For me, when I wrote my first book, the thing that really really exceeded my grasp was knowing how to deal with multiple POV characters and plot lines. I had 3 major POVs and 3 minor ones, and it was tremendously difficult to keep them all relevant, while setting things up to come together at the end. The book was 275k unwieldy mess that I never did get 'right'.

    But I took what I learned writing that book and applied it to my second. But this time, I simplified things, so I only had 1 POV character and one minor one. Book ended up at 110k, and I was very satisfied with the results.

    With my 3rd book, I went back and tried a 4 POV book, and as I'm going through the 3rd draft, I'm having a better go of it. Was still tricky, and I stumbled a lot, but I feel like I'm in control of things. The book is still probably going to be, at least in my eyes, unsatisfactory when I finish up, but live and learn.

    But as edit my third book, I'm thinking about what book to work on next. A little while ago, I started writing a short story that was based on some of the things I explored in my first book, taking a different slant on it. It's set in the same story universe, and I'm thinking about expanding it out in a novel. If it goes well, I might go back and rewrite my first novel, but well see. I'm leaning towards a newer story idea that only has 1 POV.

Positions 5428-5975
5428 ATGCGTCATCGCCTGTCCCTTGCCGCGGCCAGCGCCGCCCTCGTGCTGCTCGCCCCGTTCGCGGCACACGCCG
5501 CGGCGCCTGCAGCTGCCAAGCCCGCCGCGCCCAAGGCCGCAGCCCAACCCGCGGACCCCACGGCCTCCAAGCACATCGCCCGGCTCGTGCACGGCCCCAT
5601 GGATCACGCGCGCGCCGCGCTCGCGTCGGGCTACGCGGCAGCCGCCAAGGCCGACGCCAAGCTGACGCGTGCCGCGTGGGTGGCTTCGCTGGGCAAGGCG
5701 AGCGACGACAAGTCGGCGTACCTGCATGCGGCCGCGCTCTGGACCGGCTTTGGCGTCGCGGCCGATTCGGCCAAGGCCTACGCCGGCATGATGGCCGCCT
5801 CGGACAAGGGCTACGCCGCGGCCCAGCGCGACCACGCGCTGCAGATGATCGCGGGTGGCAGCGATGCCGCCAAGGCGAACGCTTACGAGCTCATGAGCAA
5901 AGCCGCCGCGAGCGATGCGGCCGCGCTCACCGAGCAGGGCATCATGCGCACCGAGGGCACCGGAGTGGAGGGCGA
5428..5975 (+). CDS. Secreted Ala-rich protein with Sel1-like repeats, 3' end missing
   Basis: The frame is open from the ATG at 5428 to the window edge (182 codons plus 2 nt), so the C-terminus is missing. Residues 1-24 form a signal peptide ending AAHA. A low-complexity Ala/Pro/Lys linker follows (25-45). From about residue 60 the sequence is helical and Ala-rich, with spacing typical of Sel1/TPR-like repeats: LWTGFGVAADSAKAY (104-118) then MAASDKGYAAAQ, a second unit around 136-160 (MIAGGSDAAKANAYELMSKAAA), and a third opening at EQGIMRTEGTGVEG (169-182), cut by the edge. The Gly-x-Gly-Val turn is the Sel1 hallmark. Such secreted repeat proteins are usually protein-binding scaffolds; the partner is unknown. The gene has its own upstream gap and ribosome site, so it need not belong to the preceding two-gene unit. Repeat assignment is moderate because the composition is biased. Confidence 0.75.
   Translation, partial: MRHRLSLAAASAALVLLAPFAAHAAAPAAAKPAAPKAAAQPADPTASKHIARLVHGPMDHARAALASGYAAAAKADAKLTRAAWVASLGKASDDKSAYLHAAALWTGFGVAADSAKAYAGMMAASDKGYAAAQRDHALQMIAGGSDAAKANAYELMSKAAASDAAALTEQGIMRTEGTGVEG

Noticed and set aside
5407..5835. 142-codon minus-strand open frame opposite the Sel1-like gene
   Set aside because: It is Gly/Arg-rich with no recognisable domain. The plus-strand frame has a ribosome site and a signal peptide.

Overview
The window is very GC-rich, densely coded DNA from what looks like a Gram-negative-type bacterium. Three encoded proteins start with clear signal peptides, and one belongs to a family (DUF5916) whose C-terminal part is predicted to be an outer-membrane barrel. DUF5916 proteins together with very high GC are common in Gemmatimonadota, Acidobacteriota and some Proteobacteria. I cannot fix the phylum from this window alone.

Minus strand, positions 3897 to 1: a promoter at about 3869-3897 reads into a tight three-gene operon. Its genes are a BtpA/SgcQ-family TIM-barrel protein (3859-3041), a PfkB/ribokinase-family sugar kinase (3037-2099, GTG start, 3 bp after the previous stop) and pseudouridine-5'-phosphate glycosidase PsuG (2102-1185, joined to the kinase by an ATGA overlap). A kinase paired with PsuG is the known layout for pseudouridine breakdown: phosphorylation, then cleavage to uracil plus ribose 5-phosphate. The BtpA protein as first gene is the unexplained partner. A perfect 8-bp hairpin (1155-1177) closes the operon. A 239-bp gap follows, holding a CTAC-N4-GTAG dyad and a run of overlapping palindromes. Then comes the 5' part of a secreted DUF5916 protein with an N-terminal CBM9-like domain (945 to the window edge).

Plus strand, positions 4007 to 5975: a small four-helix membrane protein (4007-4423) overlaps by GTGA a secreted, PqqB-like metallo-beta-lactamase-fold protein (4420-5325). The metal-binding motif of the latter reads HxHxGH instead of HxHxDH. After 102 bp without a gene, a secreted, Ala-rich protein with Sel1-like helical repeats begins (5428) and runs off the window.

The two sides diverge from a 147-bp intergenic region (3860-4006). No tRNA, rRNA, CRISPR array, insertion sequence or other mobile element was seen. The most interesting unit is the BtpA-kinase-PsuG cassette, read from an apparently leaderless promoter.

Any way... It's all a big stew pot where things are constantly thrown in and mixed to the bottom only to be stirred back to the top. There's nothing wrong with ambition. IMHO, the trick is knowing when you've taken something as far as your current skill will allow, so you can walk away, with lessons learned, and start something new, instead of getting caught in the eternal edit.

    You learn from failure. But you have to know when to stop and allow yourself to fail.
     
  7. Mythopoet

    Mythopoet Auror

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    OMG! Are you me? Have I been cloned in my sleep?? This is precisely what I always struggle with!

    For myself, I'm drawn to grand, metaphysical, world shaking ideas. But I doubt my ability to do them any justice. So I try to come up with more manageable ideas that I can use to gain skill as a writer. Yet, the smaller ideas don't ever excite me. I can't manage to put my heart into them. And if I can't manage to find them very interesting, how could readers?